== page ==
The Bible and Creation Care

What does the Bible have to say about humanity’s care and concern for creation?

To answer this question, we need look no further than the Bible’s opening narratives.

Both creation accounts (Genesis 1:1-2.3 and 2:4-25) state that humanity was formed in the image of God and given responsibility for creation.

In Gen. 1:28, humanity is granted “dominion” over creation. This has, at times, been applied as a license to do with the world whatever we like. The second creation account, however, helps clarify the meaning and purpose of human dominion.

In Gen. 2:15, humanity is instructed to “till” and “keep” the earth. The word translated “till” has connotations of service, while “keep” alludes to cultivation. This reveals that earth’s resources are to be used in a responsible way. Dominion over creation is properly expressed through caring, conservative actions, not exploitative, profligate practices.

In Gen. 3, there is an account of humanity’s rejection of God’s boundaries. The resulting negative consequences not only affect humans, but also all of creation. This reveals that living within boundaries is important and that there is a direct connection between human behavior and creation’s well-being.

When humanity lives within God’s boundaries and practices dominion responsibly, creation flourishes. When humanity transgresses these boundaries and practices dominion irresponsibly, creation suffers.

The opening narratives of the Hebrew Bible make clear the importance of boundaries (restraints on how we exercise dominion) and the direct link between human actions and the flourishing or floundering of the eco-system.

The negative results that human actions can bring is most clearly revealed in the flood narrative of Gen. 6-8, where all of creation is affected by human transgression of divine boundaries.

After the flood, there is a covenant renewal that involves all of creation in Gen. 9:8-17, which places every living thing on an equal plane with regards to God’s promise. This stresses the importance of human dominion being exercised in a manner that protects, preserves and seeks to prosper all of creation.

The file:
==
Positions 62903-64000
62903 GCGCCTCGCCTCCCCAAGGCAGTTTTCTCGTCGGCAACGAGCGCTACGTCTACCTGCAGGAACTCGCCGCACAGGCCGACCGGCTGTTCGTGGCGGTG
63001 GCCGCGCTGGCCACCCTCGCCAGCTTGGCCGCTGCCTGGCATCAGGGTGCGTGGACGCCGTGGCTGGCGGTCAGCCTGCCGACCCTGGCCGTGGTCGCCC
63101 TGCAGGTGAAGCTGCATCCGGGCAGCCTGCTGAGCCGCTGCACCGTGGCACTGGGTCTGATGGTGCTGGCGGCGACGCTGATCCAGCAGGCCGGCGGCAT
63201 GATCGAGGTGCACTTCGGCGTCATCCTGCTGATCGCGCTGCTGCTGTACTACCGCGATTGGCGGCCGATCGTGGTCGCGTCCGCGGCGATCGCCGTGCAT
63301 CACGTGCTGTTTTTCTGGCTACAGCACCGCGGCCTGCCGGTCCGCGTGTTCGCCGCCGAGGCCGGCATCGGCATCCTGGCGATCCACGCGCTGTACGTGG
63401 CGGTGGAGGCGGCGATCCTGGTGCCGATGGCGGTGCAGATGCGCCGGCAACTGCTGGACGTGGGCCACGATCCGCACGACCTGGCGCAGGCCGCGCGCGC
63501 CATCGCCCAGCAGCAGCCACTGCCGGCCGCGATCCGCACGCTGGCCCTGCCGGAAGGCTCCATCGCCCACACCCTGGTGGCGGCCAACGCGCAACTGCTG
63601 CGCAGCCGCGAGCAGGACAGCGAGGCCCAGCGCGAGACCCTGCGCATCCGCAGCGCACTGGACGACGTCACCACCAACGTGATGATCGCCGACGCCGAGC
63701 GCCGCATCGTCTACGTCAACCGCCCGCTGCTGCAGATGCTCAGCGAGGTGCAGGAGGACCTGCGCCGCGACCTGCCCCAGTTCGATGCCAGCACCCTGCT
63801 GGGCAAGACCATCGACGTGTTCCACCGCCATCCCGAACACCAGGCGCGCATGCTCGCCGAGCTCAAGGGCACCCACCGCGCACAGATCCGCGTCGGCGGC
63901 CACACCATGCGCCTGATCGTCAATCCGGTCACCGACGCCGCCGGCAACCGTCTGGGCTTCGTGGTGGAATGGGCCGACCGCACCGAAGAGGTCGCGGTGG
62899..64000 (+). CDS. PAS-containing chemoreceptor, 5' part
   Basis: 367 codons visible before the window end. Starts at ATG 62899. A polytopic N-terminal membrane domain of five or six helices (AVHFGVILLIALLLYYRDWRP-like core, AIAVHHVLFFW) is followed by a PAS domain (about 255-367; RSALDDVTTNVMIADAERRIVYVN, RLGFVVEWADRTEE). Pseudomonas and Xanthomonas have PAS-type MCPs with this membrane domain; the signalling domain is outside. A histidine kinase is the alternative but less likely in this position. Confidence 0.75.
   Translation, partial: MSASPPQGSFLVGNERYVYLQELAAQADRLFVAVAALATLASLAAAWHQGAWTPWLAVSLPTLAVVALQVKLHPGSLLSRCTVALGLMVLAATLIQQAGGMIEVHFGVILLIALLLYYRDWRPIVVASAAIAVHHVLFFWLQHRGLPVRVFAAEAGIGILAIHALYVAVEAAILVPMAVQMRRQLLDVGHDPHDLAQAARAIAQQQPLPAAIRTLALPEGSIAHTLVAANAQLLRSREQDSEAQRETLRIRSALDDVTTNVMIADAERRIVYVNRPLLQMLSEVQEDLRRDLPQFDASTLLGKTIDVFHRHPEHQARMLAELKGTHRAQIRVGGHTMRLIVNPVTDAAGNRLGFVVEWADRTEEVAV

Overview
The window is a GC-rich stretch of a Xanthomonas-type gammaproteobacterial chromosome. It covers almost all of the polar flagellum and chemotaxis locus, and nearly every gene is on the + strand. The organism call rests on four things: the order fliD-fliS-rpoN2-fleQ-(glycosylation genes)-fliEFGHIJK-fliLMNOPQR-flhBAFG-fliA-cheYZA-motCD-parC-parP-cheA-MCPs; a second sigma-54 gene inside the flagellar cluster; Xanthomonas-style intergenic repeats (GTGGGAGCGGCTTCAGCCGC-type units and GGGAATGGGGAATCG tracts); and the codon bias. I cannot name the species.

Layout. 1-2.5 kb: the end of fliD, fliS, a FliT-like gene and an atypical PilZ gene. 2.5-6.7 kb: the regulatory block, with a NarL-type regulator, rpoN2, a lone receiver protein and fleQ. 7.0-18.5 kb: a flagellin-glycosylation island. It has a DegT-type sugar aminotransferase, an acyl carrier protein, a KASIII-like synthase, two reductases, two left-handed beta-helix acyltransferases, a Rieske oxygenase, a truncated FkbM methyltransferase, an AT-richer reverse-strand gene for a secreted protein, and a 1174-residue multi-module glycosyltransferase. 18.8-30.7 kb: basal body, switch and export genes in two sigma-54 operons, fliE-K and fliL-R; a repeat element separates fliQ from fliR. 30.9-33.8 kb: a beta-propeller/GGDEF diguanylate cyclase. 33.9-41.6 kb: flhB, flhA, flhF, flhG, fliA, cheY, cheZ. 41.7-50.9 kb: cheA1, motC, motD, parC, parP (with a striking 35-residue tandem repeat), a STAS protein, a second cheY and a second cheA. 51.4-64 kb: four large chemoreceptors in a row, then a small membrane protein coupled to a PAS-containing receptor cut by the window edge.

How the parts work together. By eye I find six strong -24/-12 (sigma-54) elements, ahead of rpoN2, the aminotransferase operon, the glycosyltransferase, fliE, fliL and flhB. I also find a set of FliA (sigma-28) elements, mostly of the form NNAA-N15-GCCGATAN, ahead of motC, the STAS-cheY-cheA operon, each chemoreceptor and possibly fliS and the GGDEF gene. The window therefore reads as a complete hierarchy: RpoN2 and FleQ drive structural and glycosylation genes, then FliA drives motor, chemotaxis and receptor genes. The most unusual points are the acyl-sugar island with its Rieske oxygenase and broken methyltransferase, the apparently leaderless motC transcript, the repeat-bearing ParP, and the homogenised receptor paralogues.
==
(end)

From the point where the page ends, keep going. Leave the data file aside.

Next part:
Many texts from the Hebrew Bible speak about the non-human parts of creation giving praise to God through their very existence. A compilation of verses can be found here.

Perhaps the most familiar texts are Psalm 19:1—“The heavens declare the glory of God and the skies proclaim the works of his hands!”—and Psalm 148, urging all creation—humans, angels, sun, moon, stars, waters, sea creatures, plants, animals and even the mountains—to praise God.

These verses reveal that the non-human parts of creation have an important role to play in proclaiming the glory of God. This suggests that human dominion should involve focused effort to preserve and perpetuate the testimony the earth provides through the beauty of its existence.

Moving to the Christian Scriptures, we should begin with 1 Thessalonians, the earliest text in this canon. In chapter 4, verse 17 we encounter Paul’s statements about humanity being “caught up with [the resurrected dead] in the clouds, to meet the Lord in the air.”

Popularized as teaching that humanity will be taken out of the world, most commentators believe the image used is about humanity going out to meet Jesus and ushering him in with all due praise and adoration (as the citizens of a city did when a dignitary arrived for a visit).

This suggests that while waiting for this day, creation should be protected and preserved in anticipation of the Lord’s return to earth, rather than neglected or abused before our departure from it.

In Romans 8:18-27, Paul shares that the earth longs for a day of redemption when all creation “will be set free from its bondage to decay and will obtain the freedom of the glory of the children of God.”

This aligns with the interpretation of 1 Thess., which emphasizes Christ’s return to earth. It also envisions a future time when the will of God will be done on earth as it is in heaven (see Matt. 6) and suggests that doing God’s will means helping heal creation.

Finally, though other texts could be cited, Revelation 21-22 reinforces the picture of a renewed heaven and earth. This culminating text of the Christian scriptures envisions a world where humanity relates to God, creation and one another harmoniously once again. This reiterates the need for humanity to exercise dominion by tilling (serving) and keeping (cultivating) creation in a manner that collaborates with God in renewing all of creation.

As our knowledge of the environment increases, so, too, will debates about climate patterns resulting from natural cycles or human causation. The biblical witness cannot end such discussions.

What it can do is reveal an intimate connection between human activity and the well-being (or lack thereof) of creation, and issue a consistent call to exercise dominion in a manner that protects the world that continually proclaims the glory of God.

 

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